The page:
Taking Back Our Joy From The Comparison Game


Comparison is a cancer in our society. -Pastor Jack Schull

This phrase struck a harsh conviction inside me the night I heard this at church a couple of months ago. There was something about the scary truth of that reality that caused me to think deeper and look inward.

Cancer is an ugly word, because it is a disease that does a horrible thing - it steals life away from its victim. In a broad sense, this is truly what comparison does. A single, seemingly harmless thought of comparison can grow into self-resentment or arrogance, and these monsters never bring life. They sicken our minds and weaken our spirits to believe lies. In fact, Proverbs tell us, “A sound heart is life to the body, but envy is rottenness to the bones” (14:30). The graphic nature of this proverb truly depicts how envy, the essence of comparison, completely robs us of the life we have been given.

While comparison is a universal issue everyone deals with, it’s very much a personal battle. We individually have the capability to choose whether or not to live this mindset. To make this idea a bit more tangible, let’s stick with the concept of there being two types of comparison. Both sides of the spectrum are equally dangerous.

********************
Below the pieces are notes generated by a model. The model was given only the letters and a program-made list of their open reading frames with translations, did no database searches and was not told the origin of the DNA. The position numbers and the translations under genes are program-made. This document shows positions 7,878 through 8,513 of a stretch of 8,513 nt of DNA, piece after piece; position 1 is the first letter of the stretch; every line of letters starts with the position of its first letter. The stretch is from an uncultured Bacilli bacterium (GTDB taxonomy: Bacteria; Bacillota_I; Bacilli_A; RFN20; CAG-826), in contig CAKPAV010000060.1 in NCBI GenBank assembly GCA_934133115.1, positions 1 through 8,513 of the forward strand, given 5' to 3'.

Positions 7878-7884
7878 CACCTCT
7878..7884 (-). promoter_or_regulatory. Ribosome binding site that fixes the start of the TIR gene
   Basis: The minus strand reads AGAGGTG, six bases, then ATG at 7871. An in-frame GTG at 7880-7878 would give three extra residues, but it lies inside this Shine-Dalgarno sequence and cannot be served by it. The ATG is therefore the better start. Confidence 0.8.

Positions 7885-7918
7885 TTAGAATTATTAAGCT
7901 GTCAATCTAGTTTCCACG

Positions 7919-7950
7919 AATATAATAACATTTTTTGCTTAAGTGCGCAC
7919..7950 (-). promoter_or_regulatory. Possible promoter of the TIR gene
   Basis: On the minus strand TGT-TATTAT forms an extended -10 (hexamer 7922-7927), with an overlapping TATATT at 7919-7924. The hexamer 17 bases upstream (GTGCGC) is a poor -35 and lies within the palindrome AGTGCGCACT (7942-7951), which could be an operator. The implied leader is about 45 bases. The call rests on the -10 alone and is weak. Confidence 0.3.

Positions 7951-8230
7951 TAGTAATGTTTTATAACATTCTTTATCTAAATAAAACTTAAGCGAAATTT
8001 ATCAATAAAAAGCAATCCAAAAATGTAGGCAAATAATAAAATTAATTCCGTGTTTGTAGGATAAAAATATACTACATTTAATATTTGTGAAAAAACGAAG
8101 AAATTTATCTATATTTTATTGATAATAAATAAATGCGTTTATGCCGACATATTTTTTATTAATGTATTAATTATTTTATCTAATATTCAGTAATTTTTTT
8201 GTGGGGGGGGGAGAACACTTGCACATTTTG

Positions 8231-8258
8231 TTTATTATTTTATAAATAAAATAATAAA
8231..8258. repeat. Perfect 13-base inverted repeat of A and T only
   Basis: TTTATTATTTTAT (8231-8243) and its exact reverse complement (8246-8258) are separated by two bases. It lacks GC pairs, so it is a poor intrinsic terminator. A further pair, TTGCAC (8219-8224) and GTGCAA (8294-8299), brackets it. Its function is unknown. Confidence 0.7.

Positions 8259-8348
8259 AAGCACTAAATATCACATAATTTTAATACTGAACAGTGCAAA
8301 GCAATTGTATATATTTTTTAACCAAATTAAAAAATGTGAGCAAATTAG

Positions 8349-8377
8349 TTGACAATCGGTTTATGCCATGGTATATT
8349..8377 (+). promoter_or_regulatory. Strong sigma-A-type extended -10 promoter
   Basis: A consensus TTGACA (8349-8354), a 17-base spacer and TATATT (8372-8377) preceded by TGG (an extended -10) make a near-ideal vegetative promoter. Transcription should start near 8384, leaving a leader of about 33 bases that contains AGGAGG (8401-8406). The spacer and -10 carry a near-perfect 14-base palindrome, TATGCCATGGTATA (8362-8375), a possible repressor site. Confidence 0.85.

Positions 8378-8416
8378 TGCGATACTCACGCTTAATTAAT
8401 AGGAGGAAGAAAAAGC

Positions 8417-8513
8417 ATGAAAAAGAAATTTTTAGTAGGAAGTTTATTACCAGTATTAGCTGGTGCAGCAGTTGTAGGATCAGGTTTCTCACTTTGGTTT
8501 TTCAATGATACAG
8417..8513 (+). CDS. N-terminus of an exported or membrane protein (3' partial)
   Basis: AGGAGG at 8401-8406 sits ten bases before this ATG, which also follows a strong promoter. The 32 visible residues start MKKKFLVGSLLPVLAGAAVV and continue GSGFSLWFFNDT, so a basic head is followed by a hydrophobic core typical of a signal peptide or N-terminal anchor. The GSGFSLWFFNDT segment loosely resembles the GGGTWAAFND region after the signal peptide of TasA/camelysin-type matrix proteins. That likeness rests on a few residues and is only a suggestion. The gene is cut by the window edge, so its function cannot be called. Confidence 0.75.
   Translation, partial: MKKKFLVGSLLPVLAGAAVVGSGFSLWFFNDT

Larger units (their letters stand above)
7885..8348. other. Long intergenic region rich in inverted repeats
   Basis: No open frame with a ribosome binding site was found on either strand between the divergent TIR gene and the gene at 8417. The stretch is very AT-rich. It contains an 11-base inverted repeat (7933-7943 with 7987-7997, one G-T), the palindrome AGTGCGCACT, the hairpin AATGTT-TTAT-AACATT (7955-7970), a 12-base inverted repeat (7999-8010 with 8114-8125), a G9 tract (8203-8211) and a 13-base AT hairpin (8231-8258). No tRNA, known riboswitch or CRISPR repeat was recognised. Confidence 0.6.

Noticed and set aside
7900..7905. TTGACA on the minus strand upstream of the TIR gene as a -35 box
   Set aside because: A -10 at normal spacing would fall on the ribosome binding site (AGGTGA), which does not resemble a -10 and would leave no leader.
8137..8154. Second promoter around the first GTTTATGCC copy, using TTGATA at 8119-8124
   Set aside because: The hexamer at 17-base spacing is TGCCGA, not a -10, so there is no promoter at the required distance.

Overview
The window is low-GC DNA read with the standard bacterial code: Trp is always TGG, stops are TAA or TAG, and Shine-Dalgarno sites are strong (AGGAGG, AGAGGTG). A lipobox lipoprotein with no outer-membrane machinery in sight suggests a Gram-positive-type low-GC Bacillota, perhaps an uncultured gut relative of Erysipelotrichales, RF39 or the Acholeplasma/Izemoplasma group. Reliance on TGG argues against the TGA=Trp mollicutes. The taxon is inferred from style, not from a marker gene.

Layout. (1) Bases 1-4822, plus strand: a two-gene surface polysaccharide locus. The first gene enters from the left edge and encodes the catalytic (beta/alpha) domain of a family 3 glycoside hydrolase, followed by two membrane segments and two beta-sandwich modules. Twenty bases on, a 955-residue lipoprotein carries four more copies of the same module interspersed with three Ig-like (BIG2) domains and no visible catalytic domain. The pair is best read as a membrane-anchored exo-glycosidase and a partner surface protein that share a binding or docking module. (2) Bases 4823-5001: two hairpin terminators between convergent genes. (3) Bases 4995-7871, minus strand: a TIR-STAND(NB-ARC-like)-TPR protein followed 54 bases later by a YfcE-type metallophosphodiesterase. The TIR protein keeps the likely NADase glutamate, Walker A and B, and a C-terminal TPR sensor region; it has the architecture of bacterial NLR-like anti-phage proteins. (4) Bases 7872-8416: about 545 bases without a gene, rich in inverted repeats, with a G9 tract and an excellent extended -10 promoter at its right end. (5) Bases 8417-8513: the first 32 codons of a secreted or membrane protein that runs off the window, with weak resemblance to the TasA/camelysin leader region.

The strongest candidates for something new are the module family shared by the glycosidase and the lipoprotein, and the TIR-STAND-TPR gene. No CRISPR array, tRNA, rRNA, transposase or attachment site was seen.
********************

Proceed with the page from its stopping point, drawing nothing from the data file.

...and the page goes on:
Type 1: Envy

There’s the envious kind of comparison, where I look at someone else and wish I had that type of body, that particular character strength, his career opportunity, or a man like her boyfriend who would look at me that way, and of course, this could go on forever. The problem here is I am seeing the other person through the filter of jealously and discontentment on my end. Everything over there seems more beautiful and desirable through that lens.

Type 2: Pride

On the other hand, there is the prideful kind of comparison. The one where I think to myself, well, at least I haven’t ever messed up that badly, don’t look that way, don’t have that job, or don’t struggle with those issues. Again, this could extend further than we would ever admit. On this end, we are only doing this little song and dance in our head to compensate for something. While it may not seem like it on the surface, it still comes from a place of insecurity. We think if we are at least better off than the next guy, then we can get some strange sense of satisfaction and reprieve from feeling the way we do.